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Small Pa. school district is big on thinking

Fannett-Metal has won the senior division for five years in a row at Franklin Science and Technology Fair

Fannett-Metal has won the senior division for five years in a row at Franklin Science and Technology Fair

May 05, 2008|By DON AINES

CHAMBERSBURG, Pa. -- In a nation where students are math- and science-challenged, where will the minds be developed to solve the energy crisis, combat global warming and meet other challenges facing the planet?

Apparently, in the Fannett-Metal School District.

Students from the pint-sized district have won the senior division for five years running going into last weekend's Franklin Science and Technology Fair.

Fannett-Metal has about 600 students from kindergarten through high school, but more than 100 of them were at the Franklin Science and Technology Fair over the weekend at Chambersburg Area Middle School.

Food prices are rising fast as the price of corn increases, as more is diverted to ethanol production. An alternative source for ethanol is all around us, said senior Megan Smith.

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"Last year I did it on pine sap and this year we decided to take it a step further and do acorns," Smith said. A bushel of acorns will produce just as much alcohol as corn, "and you don't have to plant it every year," she said.

The mighty oak will continue to produce acorns for decades and grows in areas unsuitable for farming, while corn requires annual planting, fertilizing and harvesting, all of which consume energy, Smith explained.

Going one step further was junior Bobbie Myers' project, Water 4 Fuel, which can double fuel mileage in a vehicle using water to supplement gasoline or diesel fuel, said science teacher Mathern Mellott.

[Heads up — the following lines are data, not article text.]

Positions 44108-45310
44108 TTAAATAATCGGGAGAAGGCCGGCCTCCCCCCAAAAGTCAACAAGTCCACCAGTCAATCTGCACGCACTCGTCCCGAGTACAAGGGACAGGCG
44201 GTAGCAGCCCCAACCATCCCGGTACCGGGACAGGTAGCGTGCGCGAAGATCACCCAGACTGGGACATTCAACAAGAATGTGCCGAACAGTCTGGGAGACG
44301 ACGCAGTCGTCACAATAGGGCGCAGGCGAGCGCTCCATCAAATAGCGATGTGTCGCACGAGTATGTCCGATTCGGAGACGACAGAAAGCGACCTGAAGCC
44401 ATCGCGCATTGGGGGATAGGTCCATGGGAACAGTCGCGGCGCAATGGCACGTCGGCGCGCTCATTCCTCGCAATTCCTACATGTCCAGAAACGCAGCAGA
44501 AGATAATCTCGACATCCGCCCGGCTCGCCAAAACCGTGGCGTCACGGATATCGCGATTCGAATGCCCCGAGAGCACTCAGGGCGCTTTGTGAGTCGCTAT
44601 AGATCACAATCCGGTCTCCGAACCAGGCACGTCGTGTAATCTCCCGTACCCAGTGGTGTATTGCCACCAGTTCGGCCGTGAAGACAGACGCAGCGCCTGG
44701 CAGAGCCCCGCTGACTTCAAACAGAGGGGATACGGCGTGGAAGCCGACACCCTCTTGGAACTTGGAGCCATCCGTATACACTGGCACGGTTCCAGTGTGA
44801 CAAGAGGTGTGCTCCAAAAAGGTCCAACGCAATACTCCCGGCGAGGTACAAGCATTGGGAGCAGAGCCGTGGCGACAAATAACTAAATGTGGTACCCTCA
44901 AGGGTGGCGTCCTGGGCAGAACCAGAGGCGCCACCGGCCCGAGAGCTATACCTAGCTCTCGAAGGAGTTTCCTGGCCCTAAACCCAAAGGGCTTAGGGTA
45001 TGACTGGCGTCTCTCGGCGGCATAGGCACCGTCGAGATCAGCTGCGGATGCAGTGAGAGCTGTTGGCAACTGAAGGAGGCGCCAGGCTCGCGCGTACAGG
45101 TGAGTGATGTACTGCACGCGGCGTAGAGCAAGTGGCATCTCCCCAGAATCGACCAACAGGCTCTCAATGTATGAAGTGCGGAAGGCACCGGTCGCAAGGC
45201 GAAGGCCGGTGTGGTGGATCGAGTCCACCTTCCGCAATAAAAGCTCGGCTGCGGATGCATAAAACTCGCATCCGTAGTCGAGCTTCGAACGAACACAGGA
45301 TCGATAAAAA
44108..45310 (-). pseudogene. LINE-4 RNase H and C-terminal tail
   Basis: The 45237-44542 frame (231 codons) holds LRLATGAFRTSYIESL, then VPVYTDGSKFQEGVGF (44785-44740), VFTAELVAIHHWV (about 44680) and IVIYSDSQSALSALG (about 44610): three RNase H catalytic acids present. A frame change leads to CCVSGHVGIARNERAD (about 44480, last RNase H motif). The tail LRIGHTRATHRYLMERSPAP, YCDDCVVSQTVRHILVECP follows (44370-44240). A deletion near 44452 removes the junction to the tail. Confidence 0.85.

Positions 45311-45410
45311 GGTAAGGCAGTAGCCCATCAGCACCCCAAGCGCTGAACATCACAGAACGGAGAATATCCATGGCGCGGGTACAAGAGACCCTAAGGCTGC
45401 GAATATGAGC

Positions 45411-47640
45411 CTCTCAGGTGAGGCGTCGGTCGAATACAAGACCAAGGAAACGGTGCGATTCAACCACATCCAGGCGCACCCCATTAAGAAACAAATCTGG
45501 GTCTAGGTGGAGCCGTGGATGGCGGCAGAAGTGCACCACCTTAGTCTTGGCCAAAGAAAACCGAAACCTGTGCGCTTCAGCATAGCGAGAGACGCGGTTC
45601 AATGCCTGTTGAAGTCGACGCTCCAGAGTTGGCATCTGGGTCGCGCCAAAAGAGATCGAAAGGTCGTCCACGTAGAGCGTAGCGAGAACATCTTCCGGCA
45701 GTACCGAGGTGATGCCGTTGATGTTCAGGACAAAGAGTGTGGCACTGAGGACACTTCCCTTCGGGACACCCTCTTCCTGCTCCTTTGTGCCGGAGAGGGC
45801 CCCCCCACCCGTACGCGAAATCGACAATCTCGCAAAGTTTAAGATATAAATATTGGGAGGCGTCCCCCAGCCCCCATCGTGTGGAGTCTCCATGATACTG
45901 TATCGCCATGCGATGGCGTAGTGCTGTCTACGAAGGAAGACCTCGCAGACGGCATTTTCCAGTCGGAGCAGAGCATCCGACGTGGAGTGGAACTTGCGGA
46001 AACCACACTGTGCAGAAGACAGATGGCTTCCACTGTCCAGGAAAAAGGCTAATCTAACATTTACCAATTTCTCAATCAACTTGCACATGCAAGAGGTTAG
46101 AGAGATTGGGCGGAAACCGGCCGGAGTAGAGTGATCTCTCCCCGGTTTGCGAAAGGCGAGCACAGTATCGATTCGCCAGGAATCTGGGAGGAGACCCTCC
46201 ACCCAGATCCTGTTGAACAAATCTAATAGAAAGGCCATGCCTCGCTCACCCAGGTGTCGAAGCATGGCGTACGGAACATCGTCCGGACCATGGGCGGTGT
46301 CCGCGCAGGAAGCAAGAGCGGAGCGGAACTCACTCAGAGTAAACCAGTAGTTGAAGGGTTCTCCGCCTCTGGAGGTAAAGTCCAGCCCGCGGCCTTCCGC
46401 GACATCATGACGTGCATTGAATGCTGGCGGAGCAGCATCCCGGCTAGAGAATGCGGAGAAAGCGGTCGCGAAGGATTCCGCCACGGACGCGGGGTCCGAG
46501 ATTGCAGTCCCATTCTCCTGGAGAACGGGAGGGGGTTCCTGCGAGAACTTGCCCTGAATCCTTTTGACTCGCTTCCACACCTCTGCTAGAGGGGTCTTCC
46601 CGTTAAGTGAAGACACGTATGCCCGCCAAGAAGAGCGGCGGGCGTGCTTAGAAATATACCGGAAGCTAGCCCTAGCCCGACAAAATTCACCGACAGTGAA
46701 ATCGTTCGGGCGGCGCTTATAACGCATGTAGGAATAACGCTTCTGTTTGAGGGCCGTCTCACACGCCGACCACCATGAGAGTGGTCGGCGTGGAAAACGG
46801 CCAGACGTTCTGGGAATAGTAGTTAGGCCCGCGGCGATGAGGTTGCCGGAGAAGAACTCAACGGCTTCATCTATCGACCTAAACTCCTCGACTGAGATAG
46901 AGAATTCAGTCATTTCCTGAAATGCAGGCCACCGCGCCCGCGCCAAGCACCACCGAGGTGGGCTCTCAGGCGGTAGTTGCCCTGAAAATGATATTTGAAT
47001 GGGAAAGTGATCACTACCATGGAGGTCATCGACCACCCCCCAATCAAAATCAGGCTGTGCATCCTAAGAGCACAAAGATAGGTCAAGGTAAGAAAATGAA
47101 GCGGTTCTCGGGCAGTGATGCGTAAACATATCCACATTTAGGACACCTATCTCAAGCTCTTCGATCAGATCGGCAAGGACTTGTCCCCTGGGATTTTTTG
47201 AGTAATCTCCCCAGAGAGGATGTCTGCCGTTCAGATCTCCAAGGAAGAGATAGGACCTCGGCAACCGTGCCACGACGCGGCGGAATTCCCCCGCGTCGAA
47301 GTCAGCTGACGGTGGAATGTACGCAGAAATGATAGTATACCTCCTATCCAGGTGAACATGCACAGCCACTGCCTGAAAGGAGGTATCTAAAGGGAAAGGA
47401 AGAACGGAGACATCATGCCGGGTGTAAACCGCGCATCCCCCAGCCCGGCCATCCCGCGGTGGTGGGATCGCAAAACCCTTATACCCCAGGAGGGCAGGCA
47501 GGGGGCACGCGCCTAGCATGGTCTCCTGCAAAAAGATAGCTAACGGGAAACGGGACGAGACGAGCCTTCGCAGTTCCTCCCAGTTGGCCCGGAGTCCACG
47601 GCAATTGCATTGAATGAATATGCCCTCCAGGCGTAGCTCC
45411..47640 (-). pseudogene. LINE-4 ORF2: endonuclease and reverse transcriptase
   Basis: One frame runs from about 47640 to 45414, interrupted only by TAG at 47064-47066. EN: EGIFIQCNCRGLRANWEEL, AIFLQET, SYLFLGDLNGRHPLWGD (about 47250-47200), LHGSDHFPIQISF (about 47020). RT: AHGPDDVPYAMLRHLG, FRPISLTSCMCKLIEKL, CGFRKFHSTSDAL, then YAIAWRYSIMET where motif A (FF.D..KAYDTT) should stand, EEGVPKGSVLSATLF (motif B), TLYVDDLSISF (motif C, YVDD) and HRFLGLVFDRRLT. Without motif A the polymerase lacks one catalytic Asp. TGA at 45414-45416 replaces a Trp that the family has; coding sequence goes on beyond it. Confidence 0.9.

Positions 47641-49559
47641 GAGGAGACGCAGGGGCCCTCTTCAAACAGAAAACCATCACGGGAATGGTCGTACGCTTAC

Myers used a domestic well-water filter, a few screws and pieces of metal for a simple device that connects to a car battery, said Gary McGee, who teaches agricultural and technical sciences in the district. A current running through distilled water separates it into oxygen and hydrogen which is then fed into the engine air filter.

The two combustible gases mix with the gas or diesel to produce a mixture that burns more completely and cleanly. McGee said. No moving parts. No precious metals. No exotic chemicals.

Mariya Smekalova, a foreign-exchange student from Russia, produced steel with the same sulfur content as that used to build the Titanic. Under pressure, it proved much more brittle than higher-carbon steel, Mellott said.

Lori Boyer made a solution from tobacco that, when sprayed on gypsy moth egg masses, "kills them deader than dead," Mellott said.

With a combination of solar panels and wind generators, Jamie Kyler figured out what it would take to supply all the energy needs of the school.

"Look at what an education project that would be for the kids," Mellott said.

Then there is Nathan Neil, winner for the past two years of the Grace Murray Hopper Prize for computer science. The senior was showing off one of his entries for this year, QuizWhiz A+, a computer program "designed to help students with learning disabilities study outside the classroom."

"If they have trouble reading, it will read the questions to them. ... This program breaks down the walls that separate struggling students from success," allowing them to create, modify and take practice exams, Neil said.

The district uses QuizWhiz A + and Neil plans to have it patented. He also entered Balto, a self-operating security robot with a camera, light sensors, motion detectors and sonar.

Many Fannett-Metal students go on to college with science scholarships, Mellott said. It's not something in the water, but hard work that makes it happen, he said.

"I feel I'm a facilitator and I expect a lot from my students ... and they really struggle to make it through," he said.

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